Reference: Hori A, et al. (2009) Reactive oxygen species regulate DNA copy number in isolated yeast mitochondria by triggering recombination-mediated replication. Nucleic Acids Res 37(3):749-61

Reference Help

Abstract


Mitochondrial DNA (mtDNA) encodes proteins that are essential for cellular ATP production. Reactive oxygen species (ROS) are respiratory byproducts that damage mtDNA and other cellular components. In Saccharomyces cerevisiae, the oxidized base excision-repair enzyme Ntg1 introduces a double-stranded break (DSB) at the mtDNA replication origin ori5; this DSB initiates the rolling-circle mtDNA replication mediated by the homologous DNA pairing protein Mhr1. Thus, ROS may play a role in the regulation of mtDNA copy number. Here, we show that the treatment of isolated mitochondria with low concentrations of hydrogen peroxide increased mtDNA copy number in an Ntg1- and Mhr1-dependent manner. This treatment elevated the DSB levels at ori5 of hypersuppressive [rho(-)] mtDNA only if Ntg1 was active. In vitro Ntg1-treatment of hypersuppressive [rho(-)] mtDNA extracted from hydrogen peroxide-treated mitochondria revealed increased oxidative modifications at ori5 loci. We also observed that purified Ntg1 created breaks in single-stranded DNA harboring oxidized bases, and that ori5 loci have single-stranded character. Furthermore, chronic low levels of hydrogen peroxide increased in vivo mtDNA copy number. We therefore propose that ROS act as a regulator of mtDNA copy number, acting through the Mhr1-dependent initiation of rolling-circle replication promoted by Ntg1-induced DSB in the single-stranded regions at ori5.

Reference Type
Journal Article
Authors
Hori A, Yoshida M, Shibata T, Ling F
Primary Lit For
Additional Lit For
Review For

Interaction Annotations


Increase the total number of rows showing on this page by using the pull-down located below the table, or use the page scroll at the table's top right to browse through the table's pages; use the arrows to the right of a column header to sort by that column; filter the table using the "Filter" box at the top of the table; click on the small "i" buttons located within a cell for an annotation to view further details about experiment type and any other genes involved in the interaction.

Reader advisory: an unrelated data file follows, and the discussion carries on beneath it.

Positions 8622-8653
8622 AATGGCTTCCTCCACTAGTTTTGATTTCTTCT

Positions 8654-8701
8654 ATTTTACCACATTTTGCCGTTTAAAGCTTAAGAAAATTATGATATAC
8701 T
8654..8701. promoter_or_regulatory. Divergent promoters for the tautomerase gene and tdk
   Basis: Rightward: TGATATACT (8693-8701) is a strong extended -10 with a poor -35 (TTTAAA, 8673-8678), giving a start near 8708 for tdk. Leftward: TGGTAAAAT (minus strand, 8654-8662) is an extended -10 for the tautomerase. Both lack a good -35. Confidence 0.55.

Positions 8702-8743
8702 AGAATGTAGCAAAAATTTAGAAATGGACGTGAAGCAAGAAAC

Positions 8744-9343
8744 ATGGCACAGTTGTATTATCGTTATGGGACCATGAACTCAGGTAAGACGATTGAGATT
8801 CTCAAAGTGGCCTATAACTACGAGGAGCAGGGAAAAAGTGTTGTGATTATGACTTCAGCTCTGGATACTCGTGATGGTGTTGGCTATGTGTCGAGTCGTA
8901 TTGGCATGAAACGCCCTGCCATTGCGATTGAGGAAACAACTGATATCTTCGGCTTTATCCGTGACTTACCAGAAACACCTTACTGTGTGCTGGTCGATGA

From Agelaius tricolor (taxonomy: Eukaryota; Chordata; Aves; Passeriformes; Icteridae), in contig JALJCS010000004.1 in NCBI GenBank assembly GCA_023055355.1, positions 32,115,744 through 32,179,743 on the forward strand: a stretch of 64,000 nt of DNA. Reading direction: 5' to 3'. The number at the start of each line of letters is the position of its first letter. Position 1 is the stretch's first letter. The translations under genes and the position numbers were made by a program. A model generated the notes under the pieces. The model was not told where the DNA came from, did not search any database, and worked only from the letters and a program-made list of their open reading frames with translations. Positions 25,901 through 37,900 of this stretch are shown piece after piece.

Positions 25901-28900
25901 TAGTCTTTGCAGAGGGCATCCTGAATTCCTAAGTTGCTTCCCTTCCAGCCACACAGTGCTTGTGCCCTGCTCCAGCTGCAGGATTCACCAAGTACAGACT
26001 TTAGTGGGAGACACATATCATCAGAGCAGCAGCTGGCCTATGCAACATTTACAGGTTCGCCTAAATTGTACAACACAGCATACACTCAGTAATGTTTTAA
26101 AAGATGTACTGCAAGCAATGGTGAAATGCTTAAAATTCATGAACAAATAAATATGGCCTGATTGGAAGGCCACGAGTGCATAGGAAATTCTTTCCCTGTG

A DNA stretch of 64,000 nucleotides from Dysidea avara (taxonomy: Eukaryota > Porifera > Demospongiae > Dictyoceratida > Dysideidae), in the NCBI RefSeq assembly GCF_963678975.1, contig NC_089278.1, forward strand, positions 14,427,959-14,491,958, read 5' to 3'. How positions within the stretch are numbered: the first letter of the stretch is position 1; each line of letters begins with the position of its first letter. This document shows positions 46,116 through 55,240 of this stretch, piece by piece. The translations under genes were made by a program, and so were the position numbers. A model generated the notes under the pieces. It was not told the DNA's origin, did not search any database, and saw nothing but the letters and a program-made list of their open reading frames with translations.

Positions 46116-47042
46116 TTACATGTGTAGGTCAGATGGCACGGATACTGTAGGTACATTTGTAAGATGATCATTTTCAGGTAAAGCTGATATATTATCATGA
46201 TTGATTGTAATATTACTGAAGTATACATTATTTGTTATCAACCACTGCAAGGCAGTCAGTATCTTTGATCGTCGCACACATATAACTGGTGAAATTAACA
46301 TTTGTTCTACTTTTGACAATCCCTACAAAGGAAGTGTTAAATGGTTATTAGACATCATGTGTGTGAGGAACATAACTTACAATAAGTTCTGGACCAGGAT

Interactor Interactor Type Assay Annotation Action Modification Phenotype Source Reference

Gene Ontology Annotations


Increase the total number of rows showing on this page using the pull-down located below the table, or use the page scroll at the table's top right to browse through the table's pages; use the arrows to the right of a column header to sort by that column; filter the table using the "Filter" box at the top of the table.

Gene Gene Ontology Term Qualifier Aspect Method Evidence Source Assigned On Annotation Extension Reference

Phenotype Annotations


Increase the total number of rows showing on this page using the pull-down located below the table, or use the page scroll at the table's top right to browse through the table's pages; use the arrows to the right of a column header to sort by that column; filter the table using the "Filter" box at the top of the table; click on the small "i" buttons located within a cell for an annotation to view further details.

Gene Phenotype Experiment Type Mutant Information Strain Background Chemical Details Reference

Regulation Annotations


Increase the total number of rows displayed on this page using the pull-down located below the table, or use the page scroll at the table's top right to browse through the table's pages; use the arrows to the right of a column header to sort by that column; to filter the table by a specific experiment type, type a keyword into the Filter box (for example, “microarray”); download this table as a .txt file using the Download button or click Analyze to further view and analyze the list of target genes using GO Term Finder, GO Slim Mapper, SPELL, or YeastMine.

Regulator Target Experiment Assay Construct Conditions Strain Background Reference